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VTD induction boosts CRs in newly diagnosed myeloma

VTD induction boosts CRs in newly diagnosed myeloma

ATLANTA—In patients with newly diagnosed multiple myeloma, the addition of bortezomib (Velcade) to thalidomide (Thalomid) and dexamethasone significantly increased response rates, compared with thalidomide plus dexamethasone alone, when used as induction therapy prior to autologous stem cell transplant (ASCT). Michele Cavo, MD, of the Sergnoli Institute of Hematology, University of Bologna, Italy, presented the interim results of the phase III trial at ASH 2007 (abstract 76) on behalf of the Italian Myeloma Network (GIMEMA).

All patients received three 21-day courses of induction therapy prior to ASCT. The VTD regimen consisted of bortezomib 1.3 mg/m2 on days 1, 4, 8, and 11, plus dexamethasone 40 mg on each day of and after bortezomib administration. Thalidomide was dosed at 200 mg/d from days 1 to 63. Patients on the thalidomide/dexamethasone (TD) regimen received thalidomide as in the VTD arm and dexamethasone 40 mg/d on days 1-4 and 9-12, every 21 days.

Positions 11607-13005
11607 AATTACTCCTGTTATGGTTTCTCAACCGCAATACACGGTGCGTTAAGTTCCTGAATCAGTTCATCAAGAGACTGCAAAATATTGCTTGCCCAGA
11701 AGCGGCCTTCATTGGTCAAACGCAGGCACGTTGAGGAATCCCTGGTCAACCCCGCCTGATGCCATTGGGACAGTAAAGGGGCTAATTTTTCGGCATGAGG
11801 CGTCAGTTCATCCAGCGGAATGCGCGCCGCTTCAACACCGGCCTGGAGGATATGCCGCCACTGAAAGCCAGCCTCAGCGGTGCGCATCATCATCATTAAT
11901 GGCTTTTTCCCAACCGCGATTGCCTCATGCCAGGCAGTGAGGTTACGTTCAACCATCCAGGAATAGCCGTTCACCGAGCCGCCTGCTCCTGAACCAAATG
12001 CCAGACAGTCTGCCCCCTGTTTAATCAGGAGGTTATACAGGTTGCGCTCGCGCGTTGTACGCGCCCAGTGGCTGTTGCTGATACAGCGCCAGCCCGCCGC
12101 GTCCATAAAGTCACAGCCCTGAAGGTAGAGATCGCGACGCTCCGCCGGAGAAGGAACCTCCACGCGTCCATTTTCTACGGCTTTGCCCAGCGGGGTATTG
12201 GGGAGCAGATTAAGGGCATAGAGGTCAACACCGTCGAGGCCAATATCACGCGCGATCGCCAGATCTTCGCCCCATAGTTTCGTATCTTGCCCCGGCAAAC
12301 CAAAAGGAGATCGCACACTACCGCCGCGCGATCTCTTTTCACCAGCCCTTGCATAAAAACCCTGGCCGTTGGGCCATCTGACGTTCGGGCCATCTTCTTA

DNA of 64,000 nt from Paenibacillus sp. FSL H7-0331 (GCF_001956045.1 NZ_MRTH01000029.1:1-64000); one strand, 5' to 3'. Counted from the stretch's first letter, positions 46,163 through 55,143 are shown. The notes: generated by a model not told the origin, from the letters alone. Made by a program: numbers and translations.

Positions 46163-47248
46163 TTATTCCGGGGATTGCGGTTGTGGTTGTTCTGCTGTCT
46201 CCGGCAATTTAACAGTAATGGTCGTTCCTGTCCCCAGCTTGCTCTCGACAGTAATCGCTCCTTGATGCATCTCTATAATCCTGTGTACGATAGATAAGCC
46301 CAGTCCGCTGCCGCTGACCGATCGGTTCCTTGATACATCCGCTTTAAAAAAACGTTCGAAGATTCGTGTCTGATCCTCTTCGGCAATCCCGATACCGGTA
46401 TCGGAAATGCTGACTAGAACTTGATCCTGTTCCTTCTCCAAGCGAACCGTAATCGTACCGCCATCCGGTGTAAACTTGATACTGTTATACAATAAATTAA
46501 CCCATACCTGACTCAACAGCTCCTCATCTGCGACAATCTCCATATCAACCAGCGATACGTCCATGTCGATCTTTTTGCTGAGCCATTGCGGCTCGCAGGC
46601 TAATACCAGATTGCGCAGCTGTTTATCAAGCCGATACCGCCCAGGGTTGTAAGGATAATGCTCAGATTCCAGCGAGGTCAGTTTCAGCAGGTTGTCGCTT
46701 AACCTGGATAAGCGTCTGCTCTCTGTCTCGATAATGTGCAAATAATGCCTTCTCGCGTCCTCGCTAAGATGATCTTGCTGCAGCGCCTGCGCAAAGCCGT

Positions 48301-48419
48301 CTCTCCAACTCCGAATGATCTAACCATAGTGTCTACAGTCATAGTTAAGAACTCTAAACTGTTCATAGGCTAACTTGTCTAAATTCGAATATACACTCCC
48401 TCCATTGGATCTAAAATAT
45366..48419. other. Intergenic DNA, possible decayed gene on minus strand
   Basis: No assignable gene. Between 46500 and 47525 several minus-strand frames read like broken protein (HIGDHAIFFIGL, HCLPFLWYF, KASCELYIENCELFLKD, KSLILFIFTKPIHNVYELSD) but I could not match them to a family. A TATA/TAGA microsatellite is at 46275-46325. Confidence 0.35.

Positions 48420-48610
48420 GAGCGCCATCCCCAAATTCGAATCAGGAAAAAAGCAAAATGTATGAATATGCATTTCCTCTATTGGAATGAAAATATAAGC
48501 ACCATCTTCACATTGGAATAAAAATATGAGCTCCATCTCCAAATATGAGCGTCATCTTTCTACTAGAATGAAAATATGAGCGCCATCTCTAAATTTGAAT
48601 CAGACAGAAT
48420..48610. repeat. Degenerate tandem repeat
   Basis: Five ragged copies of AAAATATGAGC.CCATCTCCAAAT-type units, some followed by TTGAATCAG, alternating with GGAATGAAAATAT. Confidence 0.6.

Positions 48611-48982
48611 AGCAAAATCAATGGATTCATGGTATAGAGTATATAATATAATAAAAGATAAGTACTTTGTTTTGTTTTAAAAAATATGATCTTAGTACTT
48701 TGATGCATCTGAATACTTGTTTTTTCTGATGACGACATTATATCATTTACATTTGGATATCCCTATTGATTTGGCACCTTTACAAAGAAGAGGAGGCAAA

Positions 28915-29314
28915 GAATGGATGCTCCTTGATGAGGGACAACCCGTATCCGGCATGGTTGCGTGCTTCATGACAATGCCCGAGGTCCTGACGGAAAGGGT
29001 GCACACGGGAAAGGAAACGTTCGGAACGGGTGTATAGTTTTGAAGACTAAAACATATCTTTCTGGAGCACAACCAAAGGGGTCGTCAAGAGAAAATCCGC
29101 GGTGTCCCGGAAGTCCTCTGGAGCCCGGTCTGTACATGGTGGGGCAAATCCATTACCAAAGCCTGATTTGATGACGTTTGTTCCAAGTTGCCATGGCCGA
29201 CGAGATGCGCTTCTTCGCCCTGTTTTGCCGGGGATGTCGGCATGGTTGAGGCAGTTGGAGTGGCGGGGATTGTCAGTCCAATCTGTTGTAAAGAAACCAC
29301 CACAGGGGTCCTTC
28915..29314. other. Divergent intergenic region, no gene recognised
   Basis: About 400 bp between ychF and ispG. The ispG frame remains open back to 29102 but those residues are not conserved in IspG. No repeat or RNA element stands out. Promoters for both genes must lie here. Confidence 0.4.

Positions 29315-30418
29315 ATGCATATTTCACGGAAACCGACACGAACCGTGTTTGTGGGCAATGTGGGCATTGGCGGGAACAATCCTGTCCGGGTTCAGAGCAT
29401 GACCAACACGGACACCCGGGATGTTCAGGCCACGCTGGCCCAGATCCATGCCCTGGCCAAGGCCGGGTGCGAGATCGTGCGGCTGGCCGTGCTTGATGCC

Both regimens were administered before (induction) and after (consolidation) double ASCT with melphalan 200 mg/m2. The primary endpoint was complete response to induction therapy, either immunofixation negative (CR) or immunofixation positive (nCR).

Dr. Cavo reported on the first 256 patients. By intent-to-treat analysis, addition of bortezomib resulted in a significantly greater CR/nCR rate, compared with TD alone (36% vs 9%, P < .001).

"Complete remission is widely recognized as a predictor for long-term survival," Dr. Cavo commented.

Adverse events of grade 3 or higher were similar between the two groups.

In a subset of patients for whom longer follow-up was available, post-ASCT complete response rates were significantly higher for patients on the bortezomib-containing regimen, compared with the TD regimen (57% vs 28%, P < .001).

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